In the most simplistic version of the History of SF, sf was always (and rightly) an optimistic literature until the New Wave came along in the 1960s and spoiled everything. This was at best a very partial truth, being only remotely applicable to Genre SF and not at all to Mainstream sf.
In the mainstream, not even the work of individual authors could be categorized as simply either optimistic or pessimistic. Both Jules Verne and H G Wells took a darker view of the future as they became older; indeed, Wells's vision described almost a parabola: between The Time Machine (1895), a novel of evolutionary futility, and Mind at the End of its Tether (1945), from 1905 through the 1920s his portraits of the future were generally Utopian. The favourite themes of sf outside the genre magazines have always included Dystopia, Invasion, Future War, and the Holocaust or its Post-Holocaust aftermath, and the stories have often taken the form of dire warnings or a generalized philosophical bleakness aimed at demonstrating humanity's predilection for getting itself into trouble. Olaf Stapledon envisaged, in Last and First Men (1930), an ultimate harmony in the Universe, but one achieved only after a prolonged variety of evolutionary torments.
By contrast, sf in the Pulp magazines was mostly cheerful, especially after Hugo Gernsback founded Amazing Stories in 1926. Gernsback proselytized actively for technological optimism, and this, despite many exceptions – including several stories by John W Campbell Jr, writing as Don A Stuart, which evoked an atmosphere of moody desolation – remained the dominant tone of sf until the dropping of the atom bomb on Hiroshima in 1945. Campbell, as editor of Astounding, normally required a constructive attitude towards science from his contributors, but, though writers like Robert A Heinlein were temperamentally inclined to oblige, even before 1945 the typical Astounding story was by no means mindlessly cheery, and many of the stories showed a strong awareness of possible technological Disaster.
After the advent of the Bomb (> Nuclear Energy) it was no longer possible to see the applications of science as an unmixed blessing. Also working against optimism were the Cold War and its domestic effect in the USA: the suspicious atmosphere (approaching Paranoia) prevalent from the early 1950s (shown notably in the anti-communist scares) probably helped to change the focus of interest of many sf stories from Technology to Sociology and Politics. The magazine Galaxy Science Fiction specialized in a form of social Satire best exemplified by The Space Merchants (July-August 1952 Galaxy as "Gravy Planet"; 1953) by C M Kornbluth and Frederik Pohl; this type of story created its future scenario with a distinct cynicism, but its narrative tone was similar to that of most pulp sf, cheerful and hardbitten, with no such strong sense of horror and disgust as could be found outside the genre in novels like George Orwell's Nineteen Eighty-Four (1949).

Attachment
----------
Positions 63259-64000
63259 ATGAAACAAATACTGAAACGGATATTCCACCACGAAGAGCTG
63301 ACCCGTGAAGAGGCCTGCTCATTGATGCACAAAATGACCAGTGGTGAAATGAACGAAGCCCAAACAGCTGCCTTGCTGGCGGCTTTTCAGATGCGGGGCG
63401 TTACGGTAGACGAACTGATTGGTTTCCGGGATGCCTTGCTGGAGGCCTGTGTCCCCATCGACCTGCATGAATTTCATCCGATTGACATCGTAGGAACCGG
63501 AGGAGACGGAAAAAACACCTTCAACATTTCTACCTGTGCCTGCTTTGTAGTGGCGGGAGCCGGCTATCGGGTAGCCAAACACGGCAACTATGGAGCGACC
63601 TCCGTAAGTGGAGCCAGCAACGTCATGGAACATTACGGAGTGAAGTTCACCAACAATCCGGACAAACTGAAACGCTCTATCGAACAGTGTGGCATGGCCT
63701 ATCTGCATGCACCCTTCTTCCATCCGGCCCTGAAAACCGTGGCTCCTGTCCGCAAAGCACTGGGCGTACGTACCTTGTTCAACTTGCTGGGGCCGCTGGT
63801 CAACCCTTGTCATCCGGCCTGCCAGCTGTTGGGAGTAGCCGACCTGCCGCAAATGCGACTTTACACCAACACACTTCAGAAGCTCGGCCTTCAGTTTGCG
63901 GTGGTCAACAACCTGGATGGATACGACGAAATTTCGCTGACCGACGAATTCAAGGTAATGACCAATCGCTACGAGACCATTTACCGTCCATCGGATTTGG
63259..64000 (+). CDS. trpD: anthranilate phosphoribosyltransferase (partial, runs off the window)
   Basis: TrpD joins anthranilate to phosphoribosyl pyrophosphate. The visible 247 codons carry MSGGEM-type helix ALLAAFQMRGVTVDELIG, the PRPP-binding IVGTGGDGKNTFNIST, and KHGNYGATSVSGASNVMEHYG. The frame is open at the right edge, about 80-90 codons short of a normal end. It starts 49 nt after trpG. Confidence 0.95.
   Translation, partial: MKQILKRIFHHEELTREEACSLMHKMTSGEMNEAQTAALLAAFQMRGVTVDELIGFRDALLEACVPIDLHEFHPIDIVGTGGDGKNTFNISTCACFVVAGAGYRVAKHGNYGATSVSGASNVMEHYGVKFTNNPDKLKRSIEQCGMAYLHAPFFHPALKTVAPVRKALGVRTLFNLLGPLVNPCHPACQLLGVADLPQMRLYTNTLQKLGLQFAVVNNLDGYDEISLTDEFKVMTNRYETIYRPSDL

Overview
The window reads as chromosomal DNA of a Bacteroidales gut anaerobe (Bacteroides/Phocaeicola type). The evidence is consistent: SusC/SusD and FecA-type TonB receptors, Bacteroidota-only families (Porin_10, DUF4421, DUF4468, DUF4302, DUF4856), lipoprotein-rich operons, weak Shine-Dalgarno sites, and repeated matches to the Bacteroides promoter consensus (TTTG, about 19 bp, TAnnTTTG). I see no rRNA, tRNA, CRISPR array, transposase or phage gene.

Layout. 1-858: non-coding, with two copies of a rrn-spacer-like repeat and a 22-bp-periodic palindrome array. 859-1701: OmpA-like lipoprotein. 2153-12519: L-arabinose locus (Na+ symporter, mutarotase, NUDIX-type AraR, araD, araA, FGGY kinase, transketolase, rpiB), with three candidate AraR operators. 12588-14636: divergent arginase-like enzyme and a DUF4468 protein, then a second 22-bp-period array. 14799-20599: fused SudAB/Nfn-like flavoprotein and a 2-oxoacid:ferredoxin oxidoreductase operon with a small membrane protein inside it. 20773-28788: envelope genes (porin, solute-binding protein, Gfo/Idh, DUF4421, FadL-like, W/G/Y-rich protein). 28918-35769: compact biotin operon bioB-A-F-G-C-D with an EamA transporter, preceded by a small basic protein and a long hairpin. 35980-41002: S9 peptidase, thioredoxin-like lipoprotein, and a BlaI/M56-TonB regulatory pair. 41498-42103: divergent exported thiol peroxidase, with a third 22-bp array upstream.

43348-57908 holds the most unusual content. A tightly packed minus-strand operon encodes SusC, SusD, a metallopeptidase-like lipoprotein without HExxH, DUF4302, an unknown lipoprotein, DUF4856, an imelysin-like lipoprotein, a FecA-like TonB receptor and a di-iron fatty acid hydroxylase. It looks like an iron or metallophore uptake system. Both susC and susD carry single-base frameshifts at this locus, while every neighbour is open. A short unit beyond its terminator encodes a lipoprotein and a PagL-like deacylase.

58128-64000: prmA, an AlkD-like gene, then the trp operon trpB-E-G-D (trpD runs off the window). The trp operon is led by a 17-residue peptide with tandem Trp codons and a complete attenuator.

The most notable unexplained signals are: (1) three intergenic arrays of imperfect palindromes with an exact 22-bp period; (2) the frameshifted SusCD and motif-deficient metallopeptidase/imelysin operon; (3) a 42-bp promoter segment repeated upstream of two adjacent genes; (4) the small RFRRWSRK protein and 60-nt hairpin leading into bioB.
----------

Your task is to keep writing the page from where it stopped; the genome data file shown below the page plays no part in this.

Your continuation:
But any categorization of sf stories into the optimistic and the pessimistic is so imprecise as not to be greatly useful, and indeed there would be no point in discussing the subject were it not that sf critics with backgrounds in 1930s and 1940s Fandom have often regarded the optimism/pessimism split as of grave importance. Just such a distinction has also been made in several histories of sf, such as Donald A Wollheim's The Universe Makers (1971), and it is implicit in much of the work of Sam Moskowitz. The work of Clifford D Simak is relevant as an example of the difficulties in such a categorization: his stories regularly revolve around reconciliation and the achievement of some kind of harmony between Technological Man and Nature (hence optimistic), but his tone, as in City (May 1944-December 1947 Astounding, January 1951 Fantastic Adventures; fixup 1952; exp 1981), is often elegiac and nostalgic (hence pessimistic).